Why this PGA Tour pro hits shanks on purpose (despite fans laughing at him)
If you happen to catch Joel Dahmen shanking shots on the range at a pro golf tournament, please, don’t laugh at him. He’s doing it on purpose.
As odd as it sounds, Dahmen has practiced this drill for quite some time. He appeared on this week’s Subpar podcast with hosts Colt Knost and Drew Stoltz to explain.
“I’m pretty good at shanking the golf ball,” he said. “I think if you can hit the hosel, you can hit the center [of the golf club], and if you practice hitting the hosel, it will never come up when it’s not supposed to come up.”
Sounds logical enough. Dahmen even went into detail about one instance he broke out that strategy at last year’s Wells Fargo Championship at Quail Hollow in Charlotte, N.C. Dahmen was in 2nd place in the final round but still needed lots of help to catch Max Homa, who led by three and was putting on the 14th green when play was suspended. After the weather lifted, Dahmen went to the range and at one point started going through his hosel drill.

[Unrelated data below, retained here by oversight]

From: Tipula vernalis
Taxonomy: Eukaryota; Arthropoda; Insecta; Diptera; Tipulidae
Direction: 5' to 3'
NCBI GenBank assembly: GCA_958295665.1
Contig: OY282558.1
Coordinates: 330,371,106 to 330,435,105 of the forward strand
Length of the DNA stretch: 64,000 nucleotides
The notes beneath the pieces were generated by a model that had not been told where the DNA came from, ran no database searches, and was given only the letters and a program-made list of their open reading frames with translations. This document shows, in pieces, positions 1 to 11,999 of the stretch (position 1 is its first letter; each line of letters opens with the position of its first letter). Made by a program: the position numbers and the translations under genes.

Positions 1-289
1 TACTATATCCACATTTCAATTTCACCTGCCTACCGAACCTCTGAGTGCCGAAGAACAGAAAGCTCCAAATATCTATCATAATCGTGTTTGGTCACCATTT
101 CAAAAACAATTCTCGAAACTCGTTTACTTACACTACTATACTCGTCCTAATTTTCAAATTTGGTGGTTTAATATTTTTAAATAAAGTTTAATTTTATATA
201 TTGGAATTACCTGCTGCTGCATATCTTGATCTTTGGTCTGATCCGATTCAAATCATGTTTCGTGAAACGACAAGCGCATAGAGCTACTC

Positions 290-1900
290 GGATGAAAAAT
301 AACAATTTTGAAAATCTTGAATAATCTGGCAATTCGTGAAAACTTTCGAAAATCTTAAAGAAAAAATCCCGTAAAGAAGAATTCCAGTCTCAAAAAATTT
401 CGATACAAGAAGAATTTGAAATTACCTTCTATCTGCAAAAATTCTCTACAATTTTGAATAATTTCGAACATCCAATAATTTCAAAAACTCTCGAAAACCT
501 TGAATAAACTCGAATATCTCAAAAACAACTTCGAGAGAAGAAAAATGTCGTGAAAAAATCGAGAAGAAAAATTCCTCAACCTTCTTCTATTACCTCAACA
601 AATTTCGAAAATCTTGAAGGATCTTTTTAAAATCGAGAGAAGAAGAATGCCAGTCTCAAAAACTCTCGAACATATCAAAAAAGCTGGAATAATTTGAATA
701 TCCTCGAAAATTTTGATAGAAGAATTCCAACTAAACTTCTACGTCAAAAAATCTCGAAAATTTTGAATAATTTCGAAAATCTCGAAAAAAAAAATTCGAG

“I can hear guys like laughing behind me in the crowd,” he said. “There’s 10 or 12 guys. They are like, ‘Oh my God, I can’t believe whats going on.’ Almost always when I got to the range, I try to set up on the left side so everyone can get a tase of the hostel going past them. Now most guys know what’s going on, but it’s still hilarious to see some people and the reaction when I’m hoseling three or four in a row.”
Dahmen finished 2nd behind Homa, which remains the 32-year-old’s best finish on the PGA Tour. He also tied for 2nd at the 2018 John Deere Classic. After grinding on development tours for a couple of years, Dahmen has now made more than $5 million in career earnings on the PGA Tour and is ranked 70th in the world.
You can check out the entire interview with Dahmen below, in which he discusses his home course’s unique rule to discourage slow play, his famous rules controversy with Sung Kang, his rise to the PGA Tour and more.